This journey toward feeling better will no doubt present many new challenges. The one I’ve noticed over the last two days can be summed up in two words: assembly required. The Schwarzbein Principle II, the book and diet recommended by my doctor, is one of the most shocking diet books I’ve read.
The diet plan designed for everyone divides people four profiles and endorses natural foods and forbids processed foods. One portion of the diet, for folks who have mistreated their bodies with stress, processed foods with other poor eating habits and lack of exercise to the point that they are insulin resistant and have blown out adrenal glands, tells the reader: you will likely gain weight while learning to eat better and nourish your body. Shocking! No wonder I’ve this diet hasn’t become a fad. Again, as with my doctor’s prescription, this diet could take years.
While there are many other aspects of this diet or life change I could explore, natural, non-processed food presents today’s challenge. You think, “of course, that sounds great.” Putting that into practice creates a significant challenge for someone who is accustomed to eating some meals or parts of a meal from a plastic container, ready made. Even yogurt is forbidden because of the sugar content.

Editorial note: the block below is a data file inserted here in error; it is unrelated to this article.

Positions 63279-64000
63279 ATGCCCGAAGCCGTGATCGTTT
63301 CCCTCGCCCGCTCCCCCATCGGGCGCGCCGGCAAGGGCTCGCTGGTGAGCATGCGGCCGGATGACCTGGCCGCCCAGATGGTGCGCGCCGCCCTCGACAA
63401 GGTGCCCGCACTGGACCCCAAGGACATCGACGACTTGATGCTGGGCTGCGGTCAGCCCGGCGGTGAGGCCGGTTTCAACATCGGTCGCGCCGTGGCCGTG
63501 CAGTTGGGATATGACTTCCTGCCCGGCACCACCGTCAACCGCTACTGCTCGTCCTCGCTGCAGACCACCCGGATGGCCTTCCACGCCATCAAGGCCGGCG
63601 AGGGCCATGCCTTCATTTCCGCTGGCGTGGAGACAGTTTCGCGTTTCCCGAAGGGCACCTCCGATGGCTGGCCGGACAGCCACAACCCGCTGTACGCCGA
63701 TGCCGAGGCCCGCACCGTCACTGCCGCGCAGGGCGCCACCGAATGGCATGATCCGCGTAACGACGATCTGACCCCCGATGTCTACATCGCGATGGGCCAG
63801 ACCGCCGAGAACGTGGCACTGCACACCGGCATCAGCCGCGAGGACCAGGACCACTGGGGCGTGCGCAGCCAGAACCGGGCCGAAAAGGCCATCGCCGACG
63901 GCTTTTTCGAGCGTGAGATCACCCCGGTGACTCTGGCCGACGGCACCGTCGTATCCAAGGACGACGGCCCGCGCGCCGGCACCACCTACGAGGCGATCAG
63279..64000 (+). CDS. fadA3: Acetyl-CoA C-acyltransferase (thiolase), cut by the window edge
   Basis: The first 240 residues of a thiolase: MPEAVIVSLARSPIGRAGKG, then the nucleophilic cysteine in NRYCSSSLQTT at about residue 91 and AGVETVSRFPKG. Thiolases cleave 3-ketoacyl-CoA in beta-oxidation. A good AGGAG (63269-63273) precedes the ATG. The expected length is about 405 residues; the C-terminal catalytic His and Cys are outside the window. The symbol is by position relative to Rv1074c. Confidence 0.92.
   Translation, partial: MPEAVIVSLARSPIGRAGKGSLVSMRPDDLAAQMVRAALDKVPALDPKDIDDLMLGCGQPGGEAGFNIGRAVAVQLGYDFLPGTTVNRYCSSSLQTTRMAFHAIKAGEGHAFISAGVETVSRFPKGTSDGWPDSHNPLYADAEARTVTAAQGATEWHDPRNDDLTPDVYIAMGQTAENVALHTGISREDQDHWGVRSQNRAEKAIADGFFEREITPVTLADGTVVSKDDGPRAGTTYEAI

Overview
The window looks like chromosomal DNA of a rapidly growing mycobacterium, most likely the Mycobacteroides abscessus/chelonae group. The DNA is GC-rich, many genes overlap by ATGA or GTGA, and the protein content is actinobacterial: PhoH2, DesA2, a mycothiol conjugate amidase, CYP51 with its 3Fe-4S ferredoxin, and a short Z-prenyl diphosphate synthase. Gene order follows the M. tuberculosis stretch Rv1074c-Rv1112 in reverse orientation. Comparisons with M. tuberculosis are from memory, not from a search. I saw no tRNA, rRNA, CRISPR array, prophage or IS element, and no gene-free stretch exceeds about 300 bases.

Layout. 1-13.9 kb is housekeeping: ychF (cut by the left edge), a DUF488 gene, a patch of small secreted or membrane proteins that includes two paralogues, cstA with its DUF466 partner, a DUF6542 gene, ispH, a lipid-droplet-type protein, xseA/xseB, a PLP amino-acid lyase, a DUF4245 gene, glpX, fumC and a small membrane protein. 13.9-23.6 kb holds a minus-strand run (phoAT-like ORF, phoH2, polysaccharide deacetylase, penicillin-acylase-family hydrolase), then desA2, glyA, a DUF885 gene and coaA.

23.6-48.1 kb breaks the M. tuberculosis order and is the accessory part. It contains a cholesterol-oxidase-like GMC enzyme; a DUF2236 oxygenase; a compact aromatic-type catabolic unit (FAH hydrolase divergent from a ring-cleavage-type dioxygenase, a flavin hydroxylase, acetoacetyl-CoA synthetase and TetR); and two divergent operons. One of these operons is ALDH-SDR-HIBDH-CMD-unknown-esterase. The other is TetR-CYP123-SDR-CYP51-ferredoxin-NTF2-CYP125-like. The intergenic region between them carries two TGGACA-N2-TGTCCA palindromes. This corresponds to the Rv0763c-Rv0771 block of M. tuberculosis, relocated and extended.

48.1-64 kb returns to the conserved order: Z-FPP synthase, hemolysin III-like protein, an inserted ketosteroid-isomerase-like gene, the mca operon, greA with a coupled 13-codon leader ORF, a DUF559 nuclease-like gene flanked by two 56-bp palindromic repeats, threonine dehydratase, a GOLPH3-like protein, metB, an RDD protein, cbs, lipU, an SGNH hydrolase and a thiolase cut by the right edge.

What does this mean to me? I must assemble each meal from ingredients into the healthy, life sustaining and restoring fuel. Three times a day. I’ve cut up vegetables for readily available snacks.
Cooking three meals a day is time consuming. Not only must the meal be assembled, not always requiring an oven or store, but then there’s the clean up which I dislike.
Then there’s a need for creativity. Eating the same foods repeatedly will cause boredom and create a situation where I will stray from my path. Today, I plan to grill squash on the Foreman grill. For me, that’s innovative.
Although I must say, the time spent cooking is time on my feet moving around the kitchen. Also, the continuous planning and researching what to eat and how to be creative with the foods available to me provides further brain reprogramming. Sneaky how changing my eating habits, making me plan and assemble meals, may be changing more than my food intake.